400 Studio: Turning chunks of wood into functional works of art
Earlier this week, Nathan Butterfield got a call from a friend letting him know a red oak tree fell in his driveway and Butterfield could remove it.
But what might sound like yard work or the need to call a tree service for some is just the beginning of Butterfield turning downed trees into works of art.
When not working his regular job as a network engineer, Butterfield is turning the slabs of wood into handmade bowls, a process that can range to a few months for smaller bowls to years long for larger specimens.
“It’s a very fun process. I get home from work, and this is what I start doing. All weekend, this is what I do unless I’m doing something else that takes me away from it,” Butterfield said. “I always say that I do two full-time jobs. I do my normal job, then I want to say I spend at least 25 to 30 to 40 hours a week doing this.”
Butterfield said he has been woodturning for “a few years,” including building a cedar strip canoe, a coop for his chickens and pepper mills. But the bowls are Butterfield’s favorite.
“There’s a lot of things you can make in woodturning, but the bowls just kind of do it for me,” he said. “I like their shape, and I like their usability. A big thing for me for wood products is the usability of it. You can actually eat anything you want. Wet foods are not the best, but you can eat anything you want out of a wood bowl, it’s not going to hurt it.”
Butterfield starts the process by selecting the wood – preferably maple and fruit trees, occasionally trees like red oaks and poplars, never soft woods like pines – and cutting it into logs.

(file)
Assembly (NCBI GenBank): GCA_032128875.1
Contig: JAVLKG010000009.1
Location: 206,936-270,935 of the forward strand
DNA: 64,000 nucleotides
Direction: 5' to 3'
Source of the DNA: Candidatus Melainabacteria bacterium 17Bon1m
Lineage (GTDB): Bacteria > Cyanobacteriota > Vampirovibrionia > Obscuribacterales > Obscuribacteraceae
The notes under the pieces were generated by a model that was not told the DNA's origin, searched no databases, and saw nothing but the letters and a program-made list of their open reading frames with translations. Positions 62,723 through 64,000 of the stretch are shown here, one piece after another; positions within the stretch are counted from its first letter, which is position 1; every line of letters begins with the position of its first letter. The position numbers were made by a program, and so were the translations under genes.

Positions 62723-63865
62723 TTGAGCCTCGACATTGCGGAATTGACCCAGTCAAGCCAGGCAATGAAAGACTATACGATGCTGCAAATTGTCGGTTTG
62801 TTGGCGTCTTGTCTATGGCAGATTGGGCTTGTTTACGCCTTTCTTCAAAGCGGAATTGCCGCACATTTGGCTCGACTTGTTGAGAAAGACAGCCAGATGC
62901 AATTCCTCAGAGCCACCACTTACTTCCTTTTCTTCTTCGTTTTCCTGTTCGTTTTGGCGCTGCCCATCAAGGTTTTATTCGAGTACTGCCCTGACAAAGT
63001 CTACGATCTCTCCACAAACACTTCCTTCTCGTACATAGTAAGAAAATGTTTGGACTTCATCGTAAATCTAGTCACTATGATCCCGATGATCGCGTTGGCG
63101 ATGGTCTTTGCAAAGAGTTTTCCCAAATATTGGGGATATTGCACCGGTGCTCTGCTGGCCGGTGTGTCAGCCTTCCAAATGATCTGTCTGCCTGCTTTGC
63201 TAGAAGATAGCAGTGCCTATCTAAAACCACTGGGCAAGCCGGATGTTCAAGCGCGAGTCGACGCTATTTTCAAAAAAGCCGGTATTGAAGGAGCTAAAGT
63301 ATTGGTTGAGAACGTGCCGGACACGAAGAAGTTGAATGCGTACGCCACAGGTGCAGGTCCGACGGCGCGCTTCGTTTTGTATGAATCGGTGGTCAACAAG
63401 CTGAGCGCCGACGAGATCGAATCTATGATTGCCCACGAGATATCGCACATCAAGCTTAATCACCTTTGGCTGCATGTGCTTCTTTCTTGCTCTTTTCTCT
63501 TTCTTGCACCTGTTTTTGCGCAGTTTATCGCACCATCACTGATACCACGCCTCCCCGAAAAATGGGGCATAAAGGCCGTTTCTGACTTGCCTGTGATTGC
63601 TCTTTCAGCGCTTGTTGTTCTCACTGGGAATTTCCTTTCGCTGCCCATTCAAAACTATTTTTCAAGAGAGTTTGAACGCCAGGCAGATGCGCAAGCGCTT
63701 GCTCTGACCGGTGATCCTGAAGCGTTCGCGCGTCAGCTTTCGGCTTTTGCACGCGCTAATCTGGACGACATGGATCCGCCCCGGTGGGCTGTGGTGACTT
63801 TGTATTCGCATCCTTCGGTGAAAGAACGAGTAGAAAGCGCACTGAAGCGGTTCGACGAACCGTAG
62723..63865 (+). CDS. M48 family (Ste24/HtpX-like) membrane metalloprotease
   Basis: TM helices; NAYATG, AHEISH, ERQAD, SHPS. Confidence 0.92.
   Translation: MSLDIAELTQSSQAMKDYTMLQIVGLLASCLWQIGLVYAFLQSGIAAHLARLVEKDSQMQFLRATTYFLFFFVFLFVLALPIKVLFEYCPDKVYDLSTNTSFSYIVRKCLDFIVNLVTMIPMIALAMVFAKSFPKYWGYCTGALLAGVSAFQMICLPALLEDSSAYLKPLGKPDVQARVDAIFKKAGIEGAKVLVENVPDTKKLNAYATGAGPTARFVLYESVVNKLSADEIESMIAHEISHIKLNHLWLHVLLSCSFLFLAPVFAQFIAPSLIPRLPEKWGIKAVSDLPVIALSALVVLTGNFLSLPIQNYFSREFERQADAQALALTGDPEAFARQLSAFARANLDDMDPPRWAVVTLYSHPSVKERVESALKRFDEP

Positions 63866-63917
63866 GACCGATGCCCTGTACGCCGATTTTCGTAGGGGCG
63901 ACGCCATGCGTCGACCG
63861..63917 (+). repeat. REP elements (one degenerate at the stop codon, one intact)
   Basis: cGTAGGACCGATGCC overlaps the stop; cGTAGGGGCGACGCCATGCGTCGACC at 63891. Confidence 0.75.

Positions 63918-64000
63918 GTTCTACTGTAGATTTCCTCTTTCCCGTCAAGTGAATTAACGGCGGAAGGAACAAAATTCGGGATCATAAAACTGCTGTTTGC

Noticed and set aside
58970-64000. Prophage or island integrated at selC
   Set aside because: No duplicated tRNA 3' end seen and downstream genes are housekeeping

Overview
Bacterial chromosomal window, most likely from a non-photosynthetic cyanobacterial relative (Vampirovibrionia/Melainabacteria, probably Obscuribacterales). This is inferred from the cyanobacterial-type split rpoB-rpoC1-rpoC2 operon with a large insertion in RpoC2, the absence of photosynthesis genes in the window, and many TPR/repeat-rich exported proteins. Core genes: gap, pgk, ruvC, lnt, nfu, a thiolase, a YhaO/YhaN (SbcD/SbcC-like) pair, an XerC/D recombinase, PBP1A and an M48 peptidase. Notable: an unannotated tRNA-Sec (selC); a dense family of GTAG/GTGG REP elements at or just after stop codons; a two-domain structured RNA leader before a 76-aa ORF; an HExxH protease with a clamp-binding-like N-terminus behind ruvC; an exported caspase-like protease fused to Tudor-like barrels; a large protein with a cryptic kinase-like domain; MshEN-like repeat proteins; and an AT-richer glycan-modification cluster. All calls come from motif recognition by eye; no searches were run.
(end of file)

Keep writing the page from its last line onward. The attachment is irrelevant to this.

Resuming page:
He uses a chainsaw to get the wood into smaller, more workable chunks that can be placed on a lathe to be turned and shaped into what is essentially a first draft of the bowls.
Up to that point, the work can be done fairly quickly, but once the bowls are shaped and oiled, it begins a long process of letting the bowls dry. As the moisture leaves, the wood shrinks and takes different, less perfect shapes. Sometimes they crack, rendering them unusable.
“It depends on so many things,” Butterfield said. “It depends on the moisture in the air. It depends on the type of wood. It depends on how thick it is especially.”
Once the bowls are dry, Butterfield shapes them again into a smoother bowl and finishes them – without staining the wood. Then they are ready for customers, who he said have been more receptive than he was expecting.
“It’s very satisfying having other people like your work as well,” he said. “I like my work on its own and I like my work for itself, but it’s nice having other people like it as well.”
Though only working with wood for a few years, Butterfield said he comes from a family of artists and has made things his entire life.
“I grew up doing things on a potter’s wheel, he said. “So, it’s very similar to that except you’re starting from something and going down and shaping it out of a big piece, whereas pottery you’re starting with nothing and creating something.”
Butterfield said working with wood is a combination of his loves of art and nature and that he has learned something from such a lengthy process.
“That’s one thing about woodturning. I’ve never had patience in my life, and I’ve had to learn patience significantly because of this,” Butterfield said. “If you don’t have patience with wood-turning, you’re just going to mess everything up.”
To check out or purchase Butterfield’s work, go to ButterfieldWood.com.